• Disadvantages include longer time to assemble enough samples to make a test run, longer reporting time of the results (half day), precluding outpatients receiving the test result at the same visit, requires certified lab staff to manage the test procedure, report results and maintain equipment

Evaluation

  • Goals of initial evaluation include confirmation of the presence of human immunodeficiency virus (HIV) infection, gathering of appropriate baseline historical and laboratory information, ensuring patient understanding of HIV infection and its transmission, and initiation of care as recommended by established guidelines
  • Initial evaluation consists of complete medical history including immunization history, physical examination and laboratory evaluation
  • Evaluation must also include assessment of social support, comorbidities, substance abuse, high-risk behaviors, mental illness, economic factors
  • Patient should be counseled regarding the implications of HIV infection

Classification

Primary HIV Infection (PHI)

  • High-risk exposure within the previous 6 weeks, with virus detected in plasma (p24 Ag and/or HIV RNA) and/or with evolving anti-HIV antibody reactivity (negative or indeterminate to positive), with or without clinical symptoms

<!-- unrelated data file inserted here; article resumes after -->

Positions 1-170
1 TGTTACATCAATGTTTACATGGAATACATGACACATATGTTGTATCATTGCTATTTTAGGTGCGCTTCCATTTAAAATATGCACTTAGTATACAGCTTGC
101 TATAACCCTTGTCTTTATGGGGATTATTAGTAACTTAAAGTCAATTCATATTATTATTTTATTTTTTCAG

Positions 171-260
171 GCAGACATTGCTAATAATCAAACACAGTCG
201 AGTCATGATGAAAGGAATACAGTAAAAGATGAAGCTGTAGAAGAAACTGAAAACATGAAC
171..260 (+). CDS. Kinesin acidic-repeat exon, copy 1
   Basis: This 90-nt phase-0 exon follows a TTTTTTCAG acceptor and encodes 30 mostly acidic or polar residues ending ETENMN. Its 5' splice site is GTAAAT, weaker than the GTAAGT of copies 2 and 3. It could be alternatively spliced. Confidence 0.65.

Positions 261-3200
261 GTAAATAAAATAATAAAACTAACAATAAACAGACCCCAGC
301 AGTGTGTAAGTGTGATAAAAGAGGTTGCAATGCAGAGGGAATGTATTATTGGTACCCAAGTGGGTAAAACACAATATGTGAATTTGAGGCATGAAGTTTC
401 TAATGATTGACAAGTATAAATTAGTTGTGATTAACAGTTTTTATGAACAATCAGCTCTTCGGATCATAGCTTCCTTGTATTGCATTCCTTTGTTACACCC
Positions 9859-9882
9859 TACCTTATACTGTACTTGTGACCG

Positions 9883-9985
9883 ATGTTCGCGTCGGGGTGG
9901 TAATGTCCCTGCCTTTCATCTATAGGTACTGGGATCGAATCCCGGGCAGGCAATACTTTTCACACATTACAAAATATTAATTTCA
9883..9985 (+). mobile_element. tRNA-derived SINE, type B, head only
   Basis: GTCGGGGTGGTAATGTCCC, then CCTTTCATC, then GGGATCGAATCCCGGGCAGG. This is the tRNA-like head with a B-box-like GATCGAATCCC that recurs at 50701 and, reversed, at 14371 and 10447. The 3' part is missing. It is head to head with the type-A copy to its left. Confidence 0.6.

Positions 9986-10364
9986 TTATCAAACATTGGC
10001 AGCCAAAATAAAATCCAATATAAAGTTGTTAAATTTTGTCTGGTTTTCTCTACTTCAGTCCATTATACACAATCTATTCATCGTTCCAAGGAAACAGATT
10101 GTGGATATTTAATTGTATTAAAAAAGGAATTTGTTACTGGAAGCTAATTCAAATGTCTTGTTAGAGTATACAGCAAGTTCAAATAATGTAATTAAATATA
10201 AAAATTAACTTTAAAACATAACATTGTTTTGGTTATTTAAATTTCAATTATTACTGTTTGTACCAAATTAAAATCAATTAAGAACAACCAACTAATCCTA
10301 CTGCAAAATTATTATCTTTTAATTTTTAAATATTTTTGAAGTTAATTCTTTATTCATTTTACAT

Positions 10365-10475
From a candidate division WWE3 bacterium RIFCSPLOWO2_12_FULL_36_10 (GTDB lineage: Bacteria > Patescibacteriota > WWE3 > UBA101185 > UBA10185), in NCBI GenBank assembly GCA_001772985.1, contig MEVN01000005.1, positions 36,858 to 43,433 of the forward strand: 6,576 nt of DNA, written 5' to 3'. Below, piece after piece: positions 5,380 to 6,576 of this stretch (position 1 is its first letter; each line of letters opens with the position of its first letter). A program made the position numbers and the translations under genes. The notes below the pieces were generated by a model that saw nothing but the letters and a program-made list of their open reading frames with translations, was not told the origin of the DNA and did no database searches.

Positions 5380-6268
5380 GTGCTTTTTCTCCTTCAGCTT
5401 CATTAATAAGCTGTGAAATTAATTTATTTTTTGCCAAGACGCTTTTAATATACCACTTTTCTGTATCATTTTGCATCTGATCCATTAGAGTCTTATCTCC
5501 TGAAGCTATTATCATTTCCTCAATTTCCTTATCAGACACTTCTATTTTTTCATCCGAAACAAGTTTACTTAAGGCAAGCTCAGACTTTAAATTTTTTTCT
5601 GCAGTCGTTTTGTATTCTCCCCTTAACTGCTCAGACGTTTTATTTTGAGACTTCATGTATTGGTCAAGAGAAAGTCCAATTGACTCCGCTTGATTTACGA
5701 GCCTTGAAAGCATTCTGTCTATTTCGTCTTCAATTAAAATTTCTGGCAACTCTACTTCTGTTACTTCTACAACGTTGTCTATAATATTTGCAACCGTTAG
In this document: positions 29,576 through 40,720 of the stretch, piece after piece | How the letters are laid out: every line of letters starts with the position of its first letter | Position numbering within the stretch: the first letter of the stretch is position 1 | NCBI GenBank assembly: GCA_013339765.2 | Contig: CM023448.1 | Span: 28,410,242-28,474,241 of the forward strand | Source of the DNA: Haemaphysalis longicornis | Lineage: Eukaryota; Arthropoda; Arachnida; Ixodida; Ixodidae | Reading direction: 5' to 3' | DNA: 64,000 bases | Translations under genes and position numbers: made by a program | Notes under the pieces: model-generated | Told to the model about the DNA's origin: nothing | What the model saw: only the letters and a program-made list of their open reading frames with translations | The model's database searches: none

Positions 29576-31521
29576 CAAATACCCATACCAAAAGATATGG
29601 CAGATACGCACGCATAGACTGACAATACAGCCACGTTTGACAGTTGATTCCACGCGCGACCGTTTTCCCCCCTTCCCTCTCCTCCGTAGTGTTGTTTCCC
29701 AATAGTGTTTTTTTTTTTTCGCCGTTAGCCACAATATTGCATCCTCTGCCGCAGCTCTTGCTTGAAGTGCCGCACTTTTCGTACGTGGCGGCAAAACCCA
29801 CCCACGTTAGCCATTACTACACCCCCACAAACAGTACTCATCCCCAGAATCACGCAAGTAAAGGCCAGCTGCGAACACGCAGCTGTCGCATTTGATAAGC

Classification of PHI

  • Acute HIV Infection: Detectable HIV RNA or p24 antigen in the setting of a negative or indeterminate HIV antibody test result
  • Recent HIV Infection: Detectable HIV antibody up to 6 months after infection

Staging

HIV Infection Stage Based on Western Blot or Immunoblot Patterns
Stage I

  • Positive HIV RNA only
  • Median viral load of 2,000 copies/mL and approximately 10% of people living with HIV have <100 copies/mL

Stage II

  • Positive HIV RNA and p24 Ag only
  • HIV RNA >10,000 copies/mL

Stage III

  • Positive HIV RNA, p24 Ag and anti-HIV antibody by immune assay, without specific Western Blot bands

Stage IV

  • Positive HIV RNA, p24 Ag and anti-HIV antibody by immune assay, with indeterminate Western Blot pattern

Stage V

  • Positive HIV RNA, p24 Ag and anti-HIV antibody by immune assay, with reactive Western Blot pattern but lacking p31 reactivity

Stage VI

  • Positive HIV RNA, p24 Ag and anti-HIV antibody by immune assay, with full Western Blot reactivity including p31 band

Clinical Staging of HIV Disease in Adults and Adolescents